However, here are a few primary questions that must be answered.
Question 1: Is It a Private Construction Project?
Generally speaking, mechanics liens are only available on private construction projects. If there’s a payment issue on a public construction project (either state or federal), then a payment bond claim is usually the appropriate remedy.
Read more: Types of Construction Projects
Question 2: Was Notice Required?
In the vast majority of states, sending a preliminary notice is a required step in order to maintain your lien rights. If you’re working on a project located in one of these states and you did not send a preliminary notice, there is a very good chance that your lien rights will be invalidated. Even if preliminary notice is not required, it is generally a good idea for sub-tier parties to send one anyway because it can build stronger relationships with clients and speed up the payment process.
Read more: Is Preliminary Notice Required in My State?
Question 3: Did you miss a deadline?
In most states, the lien process involves four steps — really, four documents that sent in order to preserve your lien rights, proactively communicate with the other parties on the project, file the lien itself, and in very rare occasions, enforce the lien filing:
- Step 1) Send Preliminary Notice (best practice is to send on every project)
- Step 2) Send Notice of Intent (as a warning, only if a payment issue develops)
- Step 3) File a Mechanics Lien (as a last resort)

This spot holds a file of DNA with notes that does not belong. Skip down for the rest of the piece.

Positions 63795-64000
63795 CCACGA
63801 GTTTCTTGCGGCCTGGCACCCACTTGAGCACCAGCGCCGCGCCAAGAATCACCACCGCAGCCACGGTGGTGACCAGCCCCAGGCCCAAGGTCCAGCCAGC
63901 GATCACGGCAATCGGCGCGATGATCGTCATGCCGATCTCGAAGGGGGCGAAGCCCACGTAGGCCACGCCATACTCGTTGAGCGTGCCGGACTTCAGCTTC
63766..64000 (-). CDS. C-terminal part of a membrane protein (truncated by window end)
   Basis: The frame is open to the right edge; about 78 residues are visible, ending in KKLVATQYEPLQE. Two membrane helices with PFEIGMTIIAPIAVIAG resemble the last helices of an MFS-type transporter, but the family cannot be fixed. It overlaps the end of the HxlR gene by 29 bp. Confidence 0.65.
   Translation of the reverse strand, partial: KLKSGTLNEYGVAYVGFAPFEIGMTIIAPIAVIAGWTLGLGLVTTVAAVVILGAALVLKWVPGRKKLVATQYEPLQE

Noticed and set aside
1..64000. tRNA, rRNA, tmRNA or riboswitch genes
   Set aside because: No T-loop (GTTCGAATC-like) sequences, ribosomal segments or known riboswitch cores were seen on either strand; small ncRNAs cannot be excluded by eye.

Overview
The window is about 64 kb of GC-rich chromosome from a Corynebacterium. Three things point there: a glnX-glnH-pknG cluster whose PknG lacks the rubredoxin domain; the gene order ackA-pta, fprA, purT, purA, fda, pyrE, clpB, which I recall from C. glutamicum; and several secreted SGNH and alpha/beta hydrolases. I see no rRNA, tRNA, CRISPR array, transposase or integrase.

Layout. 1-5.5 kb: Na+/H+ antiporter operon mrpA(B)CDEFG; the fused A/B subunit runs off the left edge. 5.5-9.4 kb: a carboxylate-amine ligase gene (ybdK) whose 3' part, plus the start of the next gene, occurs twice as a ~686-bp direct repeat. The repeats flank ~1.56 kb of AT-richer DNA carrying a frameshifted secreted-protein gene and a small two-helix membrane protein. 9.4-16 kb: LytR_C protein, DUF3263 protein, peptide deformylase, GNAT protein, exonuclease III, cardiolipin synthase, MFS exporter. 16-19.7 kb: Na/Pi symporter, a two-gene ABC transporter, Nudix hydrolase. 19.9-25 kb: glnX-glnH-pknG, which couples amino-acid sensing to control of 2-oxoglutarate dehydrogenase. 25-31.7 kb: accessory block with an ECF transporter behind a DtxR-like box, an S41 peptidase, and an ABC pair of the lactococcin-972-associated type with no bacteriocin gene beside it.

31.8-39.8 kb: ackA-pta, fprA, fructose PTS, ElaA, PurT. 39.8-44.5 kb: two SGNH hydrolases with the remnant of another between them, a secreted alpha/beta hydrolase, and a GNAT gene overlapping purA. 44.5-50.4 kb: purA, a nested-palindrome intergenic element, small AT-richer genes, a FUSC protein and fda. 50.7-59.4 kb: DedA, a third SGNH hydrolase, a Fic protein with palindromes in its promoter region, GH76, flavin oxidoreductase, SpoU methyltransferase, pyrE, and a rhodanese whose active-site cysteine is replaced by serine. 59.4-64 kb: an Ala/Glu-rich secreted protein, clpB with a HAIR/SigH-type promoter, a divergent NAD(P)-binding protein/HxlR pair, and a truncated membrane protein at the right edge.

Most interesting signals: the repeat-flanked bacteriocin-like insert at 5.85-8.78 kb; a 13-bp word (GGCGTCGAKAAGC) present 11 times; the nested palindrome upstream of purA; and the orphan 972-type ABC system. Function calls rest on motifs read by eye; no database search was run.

- Step 4) Enforce the Lien (a very rare step — lien filings almost never get to this point)
There are strict deadlines associated with each step that are heavily enforced in every state. Depending on your individual circumstances, missing a deadline for any one of these four steps could invalidate your mechanics lien.
Read more: Lien and Notice Deadlines for All 50 States
How Do I Know If I Have Lien Rights?
As you can see from all of the information we’ve presented above, it can be very complicated to answer the question of whether or not you have lien rights.
However, Levelset does have a free tool that will help you answer this exact question. It’s called the Payment Rights Advisor, and all you have to do is answer 5 questions about your job and our payment rights advisor will determine your next steps on how to get paid fast. The Advisor is a self-guided tool will take you through each step of the process, and at the end, you’ll receive a customized report with your best options to get paid.
It only takes a few minutes — give it a try for yourself.
Which State’s Lien Laws Apply to Me?
It’s a frequent scenario in our current marketplace that parties working on a construction project are based out of multiple states. The prime contractor may be based in Nevada, with supplies being shipped from Oregon and Texas, and with subcontractors from Washington, Wisconsin, and Virginia. It’s just a fact of business.
The answer to the question of ‘which state’s mechanics lien laws apply?’ is actually very simple:
The lien laws of the state where the project is located apply. Every time, without any exception.
So, if you’re working on a project in California, it doesn’t matter where you’re based or where anyone on the project is based. It doesn’t even matter if everyone working on the project is from Texas, and the property is owned by a Texas corporation. The property is located in California and therefore, California law applies. Period.